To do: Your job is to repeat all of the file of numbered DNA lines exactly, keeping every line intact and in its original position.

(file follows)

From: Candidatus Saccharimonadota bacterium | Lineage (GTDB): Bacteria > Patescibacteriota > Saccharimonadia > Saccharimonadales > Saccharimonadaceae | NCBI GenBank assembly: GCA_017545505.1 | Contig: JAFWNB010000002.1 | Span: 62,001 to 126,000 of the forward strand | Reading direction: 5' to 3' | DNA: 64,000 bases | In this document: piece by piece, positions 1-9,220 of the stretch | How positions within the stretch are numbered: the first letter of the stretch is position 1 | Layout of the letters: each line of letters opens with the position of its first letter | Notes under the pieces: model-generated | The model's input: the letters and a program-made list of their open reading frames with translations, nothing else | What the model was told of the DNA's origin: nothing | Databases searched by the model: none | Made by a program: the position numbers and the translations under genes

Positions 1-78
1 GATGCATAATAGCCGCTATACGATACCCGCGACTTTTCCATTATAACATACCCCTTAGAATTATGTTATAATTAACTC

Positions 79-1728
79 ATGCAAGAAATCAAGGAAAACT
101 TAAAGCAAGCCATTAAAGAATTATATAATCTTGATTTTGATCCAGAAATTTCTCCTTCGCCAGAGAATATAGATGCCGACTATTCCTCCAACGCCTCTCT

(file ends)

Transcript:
From: Candidatus Saccharimonadota bacterium | Lineage (GTDB): Bacteria > Patescibacteriota > Saccharimonadia > Saccharimonadales > Saccharimonadaceae | NCBI GenBank assembly: GCA_017545505.1 | Contig: JAFWNB010000002.1 | Span: 62,001 to 126,000 of the forward strand | Reading direction: 5' to 3' | DNA: 64,000 bases | In this document: piece by piece, positions 1-9,220 of the stretch | How positions within the stretch are numbered: the first letter of the stretch is position 1 | Layout of the letters: each line of letters opens with the position of its first letter | Notes under the pieces: model-generated | The model's input: the letters and a program-made list of their open reading frames with translations, nothing else | What the model was told of the DNA's origin: nothing | Databases searched by the model: none | Made by a program: the position numbers and the translations under genes

Positions 1-78
1 GATGCATAATAGCCGCTATACGATACCCGCGACTTTTCCATTATAACATACCCCTTAGAATTATGTTATAATTAACTC

Positions 79-1728
79 ATGCAAGAAATCAAGGAAAACT
101 TAAAGCAAGCCATTAAAGAATTATATAATCTTGATTTTGATCCAGAAATTTCTCCTTCGCCAGAGAATATAGATGCCGACTATTCCTCCAACGCCTCTCT